This process is all in accordance with Sharia which encourages trade, and forbids Riba. Sharia also mandates that risk is part of all transactions and that these risks are managed responsibly to ensure the best possible outcome for all parties.

IBB is the UK’s only wholly Sharia compliant retail bank in the UK. It was formed in 2004 and has attracted over 50, 000 customers. The Bank offers the largest range of Sharia compliant retail financial products in the UK and these include current, savings and business banking accounts, Home Purchase Plans and Buy to Let Purchase Plans. IBB also works with carefully selected partners to offer Sharia compliant wealth management products and services.

In order to guarantee that the products and services from IBB are genuinely Sharia compliant, IBB has in place a panel of respected Sharia Scholars, called the Sharia Supervisory Committee (SSC). Their work is supported by a dedicated a Sharia Compliance Officer (SCO). Both the SCO and the SSC are trained experts in the interpretation of Islamic law and its application within modern day Islamic financial institutions. They both review every product and aspect of IBB ‘s business operations to ensure that Sharia compliance is always maintained.

About Islamic Bank of Britain
Islamic Bank of Britain plc (Bank) has pioneered Sharia compliant retail banking in the UK and has launched a wide range of products, including the Home Purchase Plan (the halal mortgage alternative) Current Accounts and Savings Accounts. The Bank was also the first to introduce Sharia compliant business banking to the UK, and now offers a wide range of institutional and business banking products and services, including Commercial Property Finance.

Several of the Bank’s products remain unique in the UK retail market.

The Bank is authorised and regulated by the Financial Services Authority and is a member of Financial Services Compensation Scheme. All products offered by the Bank are fully approved by the Bank’s Sharia Supervisory Committee (SSC).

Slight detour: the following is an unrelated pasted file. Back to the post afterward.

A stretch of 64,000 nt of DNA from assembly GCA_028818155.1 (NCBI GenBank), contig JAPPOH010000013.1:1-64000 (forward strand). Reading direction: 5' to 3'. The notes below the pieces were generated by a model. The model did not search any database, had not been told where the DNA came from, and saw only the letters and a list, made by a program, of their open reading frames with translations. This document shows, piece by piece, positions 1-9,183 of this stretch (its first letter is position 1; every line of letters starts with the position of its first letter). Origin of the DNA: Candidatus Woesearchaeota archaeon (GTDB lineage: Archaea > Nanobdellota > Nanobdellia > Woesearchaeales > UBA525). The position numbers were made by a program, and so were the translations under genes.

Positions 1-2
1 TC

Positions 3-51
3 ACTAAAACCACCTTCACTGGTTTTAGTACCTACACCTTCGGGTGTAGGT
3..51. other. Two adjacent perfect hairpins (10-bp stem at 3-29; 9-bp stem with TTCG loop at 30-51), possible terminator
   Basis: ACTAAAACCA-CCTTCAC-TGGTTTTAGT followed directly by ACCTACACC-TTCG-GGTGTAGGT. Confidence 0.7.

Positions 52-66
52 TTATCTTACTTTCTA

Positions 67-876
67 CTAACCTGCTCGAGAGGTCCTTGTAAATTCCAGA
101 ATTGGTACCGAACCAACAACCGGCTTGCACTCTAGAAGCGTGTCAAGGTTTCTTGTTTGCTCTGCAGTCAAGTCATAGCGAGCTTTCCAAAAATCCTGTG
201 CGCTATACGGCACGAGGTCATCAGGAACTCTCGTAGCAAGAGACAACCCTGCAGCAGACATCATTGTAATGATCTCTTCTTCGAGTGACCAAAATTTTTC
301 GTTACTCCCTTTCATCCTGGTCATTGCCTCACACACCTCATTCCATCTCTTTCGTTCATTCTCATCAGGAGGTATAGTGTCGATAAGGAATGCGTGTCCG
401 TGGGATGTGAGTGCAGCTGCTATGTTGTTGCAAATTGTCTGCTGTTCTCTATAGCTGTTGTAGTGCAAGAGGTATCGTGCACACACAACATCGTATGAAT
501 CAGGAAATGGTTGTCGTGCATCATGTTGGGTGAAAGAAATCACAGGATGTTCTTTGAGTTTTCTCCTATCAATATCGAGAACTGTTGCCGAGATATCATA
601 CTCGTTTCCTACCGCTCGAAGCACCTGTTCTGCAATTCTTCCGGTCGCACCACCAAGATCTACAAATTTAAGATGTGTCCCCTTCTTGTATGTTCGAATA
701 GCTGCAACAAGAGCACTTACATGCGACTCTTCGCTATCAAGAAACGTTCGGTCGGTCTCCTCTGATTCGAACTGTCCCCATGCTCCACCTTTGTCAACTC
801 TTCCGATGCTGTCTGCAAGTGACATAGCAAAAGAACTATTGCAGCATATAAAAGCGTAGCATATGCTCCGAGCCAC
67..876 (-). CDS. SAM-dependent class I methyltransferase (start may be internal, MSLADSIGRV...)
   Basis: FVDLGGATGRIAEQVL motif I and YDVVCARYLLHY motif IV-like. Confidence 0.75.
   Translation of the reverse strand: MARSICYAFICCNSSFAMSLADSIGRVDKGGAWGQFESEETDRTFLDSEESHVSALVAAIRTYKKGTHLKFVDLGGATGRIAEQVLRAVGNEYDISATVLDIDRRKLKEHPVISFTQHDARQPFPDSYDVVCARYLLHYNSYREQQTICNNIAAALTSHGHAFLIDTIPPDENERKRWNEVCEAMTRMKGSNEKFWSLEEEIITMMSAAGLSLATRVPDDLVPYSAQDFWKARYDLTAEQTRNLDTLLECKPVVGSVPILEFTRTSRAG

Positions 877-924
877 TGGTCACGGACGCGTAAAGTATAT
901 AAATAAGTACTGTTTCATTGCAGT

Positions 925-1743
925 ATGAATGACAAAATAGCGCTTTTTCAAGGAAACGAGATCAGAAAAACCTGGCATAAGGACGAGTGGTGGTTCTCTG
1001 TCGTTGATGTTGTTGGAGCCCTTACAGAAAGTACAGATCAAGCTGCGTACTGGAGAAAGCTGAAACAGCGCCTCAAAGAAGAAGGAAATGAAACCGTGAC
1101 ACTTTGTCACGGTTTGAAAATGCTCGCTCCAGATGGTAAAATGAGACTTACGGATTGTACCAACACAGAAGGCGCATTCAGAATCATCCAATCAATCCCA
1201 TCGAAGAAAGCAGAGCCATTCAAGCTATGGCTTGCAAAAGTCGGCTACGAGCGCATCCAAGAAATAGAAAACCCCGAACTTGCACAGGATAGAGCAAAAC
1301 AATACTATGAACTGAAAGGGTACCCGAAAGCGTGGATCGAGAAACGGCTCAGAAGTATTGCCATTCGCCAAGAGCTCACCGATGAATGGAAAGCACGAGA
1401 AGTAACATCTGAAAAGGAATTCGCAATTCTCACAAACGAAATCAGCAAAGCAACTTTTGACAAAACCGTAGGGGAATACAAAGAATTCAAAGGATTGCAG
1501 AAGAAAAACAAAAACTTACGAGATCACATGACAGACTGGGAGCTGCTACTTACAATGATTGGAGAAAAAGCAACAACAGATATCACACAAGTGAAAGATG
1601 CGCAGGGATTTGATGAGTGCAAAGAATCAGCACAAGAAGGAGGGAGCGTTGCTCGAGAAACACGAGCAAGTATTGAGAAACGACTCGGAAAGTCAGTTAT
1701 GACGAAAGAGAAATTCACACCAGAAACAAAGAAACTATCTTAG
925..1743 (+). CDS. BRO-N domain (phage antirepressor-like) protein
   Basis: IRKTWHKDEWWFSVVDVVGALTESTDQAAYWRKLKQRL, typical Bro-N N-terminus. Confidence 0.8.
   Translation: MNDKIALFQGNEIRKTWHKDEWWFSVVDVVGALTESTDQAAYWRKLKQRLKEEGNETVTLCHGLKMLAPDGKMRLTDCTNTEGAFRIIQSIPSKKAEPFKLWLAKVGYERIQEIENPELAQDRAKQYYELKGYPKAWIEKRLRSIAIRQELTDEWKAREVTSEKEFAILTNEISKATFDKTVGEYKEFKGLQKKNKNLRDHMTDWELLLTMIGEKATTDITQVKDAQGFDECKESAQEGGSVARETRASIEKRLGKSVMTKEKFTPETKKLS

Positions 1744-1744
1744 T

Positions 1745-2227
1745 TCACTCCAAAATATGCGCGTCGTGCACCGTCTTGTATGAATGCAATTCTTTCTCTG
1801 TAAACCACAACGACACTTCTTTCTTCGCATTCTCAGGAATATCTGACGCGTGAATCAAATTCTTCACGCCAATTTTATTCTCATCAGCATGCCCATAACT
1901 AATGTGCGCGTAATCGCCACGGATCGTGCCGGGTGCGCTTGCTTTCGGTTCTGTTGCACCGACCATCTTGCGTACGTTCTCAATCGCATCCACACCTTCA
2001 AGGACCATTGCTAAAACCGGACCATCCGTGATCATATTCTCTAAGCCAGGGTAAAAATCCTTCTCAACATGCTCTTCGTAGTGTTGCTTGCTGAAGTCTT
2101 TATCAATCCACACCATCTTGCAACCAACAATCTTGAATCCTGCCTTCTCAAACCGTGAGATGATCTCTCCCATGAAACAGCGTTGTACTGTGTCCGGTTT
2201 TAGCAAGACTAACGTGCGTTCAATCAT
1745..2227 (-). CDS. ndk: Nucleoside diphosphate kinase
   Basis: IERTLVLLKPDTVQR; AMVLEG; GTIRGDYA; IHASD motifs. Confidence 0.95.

Sharia compliant banking operates without the use of interest. The products that are offered are structured in a different way to those provided by conventional banks

Whilst the Bank offers products and services that are designed in accordance with Sharia principles, it is an inclusive Bank and welcomes customers of all faiths.

Interviews with Islamic Bank of Britain are available on request.


Jordan Islamic Bank Co PLC : Distributing cash Dividends by 15 % and 25%bonus shares

Jordan Islamic bank (JIB) achieved net profits before tax reached JD 39.7 million at end of financial year 2011 compared to JD 40.7 million for the year 2010 whereas its net profits after tax reached  JD28.3 million at end of 2011 .

H.E. Mr. Adnan Ahmad Yousif,  Chairman of the Board of Directors of Jordan Islamic Bank stated that the Board approved the financial statements and recommended to be presented in the General Assembly  ordinary meeting that will be held on 25/4/2012 by distributing cash dividends to shareholders by15 % of the bank’s capital. The Extraordinary General Assembly recommended to increase the bank’s capital from  JD100 million / share to JD 125 million / share by distributing bonus shares by 25%  after amending the articles of association , the company’s internal system and completing the official  approvals from Ministry of Industry and Trade and Financial Securities Commission.